My big takeaway from all this is simply: One of the highest forms of worship is Loving my wife well.

Love – looking out for number 1

Continuing the work of unpacking what Love is, this post will focus on a couple more characteristics. Between this post and the next one, I’m hoping to wrap it up.

The first is thing we’re looking at is the notion that love is not self-seeking. Here the idea is that to act in love means not seeking to further ones own profit or advantage. The easiest way for me to conceptualize this is simply that love isn’t “looking out for number 1”. All of us know someone whose mission in life is seemingly to make sure they always get ahead or come out on top. They insist things are even or fair, and they give to get. I again can see myself in this, where so much of our relationship (both dating and early marriage) was me trying to make sure I benefited. I would do nice things, fully expecting to have nice things done in return. I would go a little out of my way serve Shelley expecting that she would go farther out of her way to serve me.

Just like everything else we’ve seen about love so far, Paul again is stressing unselfishness.

Love keeps no record of being wronged. The King James version says, [love] thinketh no evil. The Greek words here are are logizomai and kakos. Logizomai means to keep record or account of, and also can be translated as to pass to one’s account, to impute. Additionally, kakos is the Greek word for wrong or evil. To be honest, the research on this one aggravated me. Some of the commentaries I read made me cringe. The reason is that some folks translate the meaning of this verse to be ‘forgive and forget’. I cannot, for the life of me, understand how someone can actually believe that we are to forgive and forget. One commentator even insinuated that not forgetting wrong’s committed against is sinning. To forgive is, supernaturally, a gift to ourselves to release us from a prison of bitterness and resentment. It is worshipful and God honoring. Without spending too much time on this rabbit trail, to suggest that we forget wrongs committed against us is to demand we do something beyond our control. I don’t know about you, but I can’t seem to will myself to forget something. I can try not to dwell on it, and I can do my best to not put myself in situations to be reminded of it, but I cannot force myself to forget.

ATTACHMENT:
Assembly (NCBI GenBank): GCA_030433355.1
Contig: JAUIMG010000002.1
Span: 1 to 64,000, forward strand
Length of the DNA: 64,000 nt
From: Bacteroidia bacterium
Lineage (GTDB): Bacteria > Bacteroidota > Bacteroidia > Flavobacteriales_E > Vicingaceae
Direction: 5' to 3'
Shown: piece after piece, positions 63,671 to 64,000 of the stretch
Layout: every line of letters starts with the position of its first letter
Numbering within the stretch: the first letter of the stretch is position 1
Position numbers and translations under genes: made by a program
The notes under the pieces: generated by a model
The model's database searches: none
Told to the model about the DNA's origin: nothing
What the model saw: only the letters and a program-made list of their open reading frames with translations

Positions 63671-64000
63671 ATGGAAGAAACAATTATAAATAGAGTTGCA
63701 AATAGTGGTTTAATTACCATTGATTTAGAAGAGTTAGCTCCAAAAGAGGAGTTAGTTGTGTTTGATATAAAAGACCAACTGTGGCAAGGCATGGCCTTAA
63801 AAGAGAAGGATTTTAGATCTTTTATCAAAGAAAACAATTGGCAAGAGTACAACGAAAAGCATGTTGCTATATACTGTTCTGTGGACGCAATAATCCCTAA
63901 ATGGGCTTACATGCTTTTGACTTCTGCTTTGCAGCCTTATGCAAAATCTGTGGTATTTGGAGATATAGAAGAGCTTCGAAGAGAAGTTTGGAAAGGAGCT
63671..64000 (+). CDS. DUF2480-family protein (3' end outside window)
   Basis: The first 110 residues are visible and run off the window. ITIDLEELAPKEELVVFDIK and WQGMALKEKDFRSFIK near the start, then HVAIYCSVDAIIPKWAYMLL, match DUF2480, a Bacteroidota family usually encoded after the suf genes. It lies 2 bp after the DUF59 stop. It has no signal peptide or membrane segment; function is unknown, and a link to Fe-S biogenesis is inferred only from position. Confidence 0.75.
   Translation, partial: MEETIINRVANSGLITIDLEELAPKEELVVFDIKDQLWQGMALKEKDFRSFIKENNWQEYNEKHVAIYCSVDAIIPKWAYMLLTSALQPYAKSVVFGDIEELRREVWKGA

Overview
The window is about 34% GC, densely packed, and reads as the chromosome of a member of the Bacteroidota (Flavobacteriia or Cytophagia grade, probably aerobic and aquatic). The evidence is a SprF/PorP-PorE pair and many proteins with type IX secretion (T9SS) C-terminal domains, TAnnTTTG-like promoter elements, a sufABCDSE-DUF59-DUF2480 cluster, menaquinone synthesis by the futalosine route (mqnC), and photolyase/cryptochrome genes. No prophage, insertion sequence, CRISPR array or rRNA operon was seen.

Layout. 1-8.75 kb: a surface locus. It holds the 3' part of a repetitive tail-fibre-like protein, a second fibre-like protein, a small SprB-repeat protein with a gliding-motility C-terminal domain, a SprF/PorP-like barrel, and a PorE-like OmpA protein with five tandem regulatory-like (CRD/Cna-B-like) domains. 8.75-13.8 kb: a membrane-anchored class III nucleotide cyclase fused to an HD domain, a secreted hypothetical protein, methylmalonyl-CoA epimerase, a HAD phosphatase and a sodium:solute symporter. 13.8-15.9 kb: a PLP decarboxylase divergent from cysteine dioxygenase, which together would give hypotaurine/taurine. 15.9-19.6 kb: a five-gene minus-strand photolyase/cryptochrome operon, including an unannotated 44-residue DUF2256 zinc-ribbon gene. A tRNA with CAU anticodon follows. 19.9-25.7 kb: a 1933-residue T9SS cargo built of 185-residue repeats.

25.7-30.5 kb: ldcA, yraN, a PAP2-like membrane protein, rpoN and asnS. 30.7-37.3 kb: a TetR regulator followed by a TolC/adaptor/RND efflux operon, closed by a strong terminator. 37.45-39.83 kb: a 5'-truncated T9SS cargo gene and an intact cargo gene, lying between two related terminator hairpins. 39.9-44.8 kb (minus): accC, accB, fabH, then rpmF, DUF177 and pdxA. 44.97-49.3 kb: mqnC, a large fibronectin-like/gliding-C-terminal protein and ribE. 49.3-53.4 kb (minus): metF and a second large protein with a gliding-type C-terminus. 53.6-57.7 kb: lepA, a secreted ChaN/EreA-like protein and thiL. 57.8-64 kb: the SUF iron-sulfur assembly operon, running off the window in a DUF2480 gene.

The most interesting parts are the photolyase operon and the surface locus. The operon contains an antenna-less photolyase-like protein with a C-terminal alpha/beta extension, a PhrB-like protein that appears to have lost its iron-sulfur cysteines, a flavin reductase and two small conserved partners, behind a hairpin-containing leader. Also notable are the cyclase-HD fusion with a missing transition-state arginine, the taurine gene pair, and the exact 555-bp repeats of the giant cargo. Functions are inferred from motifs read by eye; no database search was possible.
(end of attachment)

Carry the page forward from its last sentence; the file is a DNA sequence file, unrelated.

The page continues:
Anyway, I think the gist here is three-fold. First, that love doesn’t keep a tick-mark tally of wrongs. It’s easy to keep score, but its also incredibly damaging.

Second, that when we love well, we don’t keep that tally in our back-pocket to use when we need to feel justified or exonerated. We don’t use those things as leverage to get our way, nor to rationalize our wrongs.

And finally, when we love well we don’t let our spouses wrongs become what defines them. None of us want to feel like we’re the sum total of our bad behaviors. When we love well, we guard against allowing ourselves to believe the worst about our spouse. No matter the wrongs committed, we’re still made in the image of God, infinitely valuable.

Here are a couple questions I’m challenged with:

1)   What’s my motivation for keeping a tally of my wife’s wrongs? I’d like to say I don’t keep a tally, but the truth is I do.

2)   When I act in self-seeking ways it is usually because I feel a sense of injustice. I think I’m getting the short end of the stick. What keeps me from simply talking to Shelley about it, rather than pulling some self-seeking stunt?

3)   Why do I feel a sense of injustice when Shelley benefits in our relationship?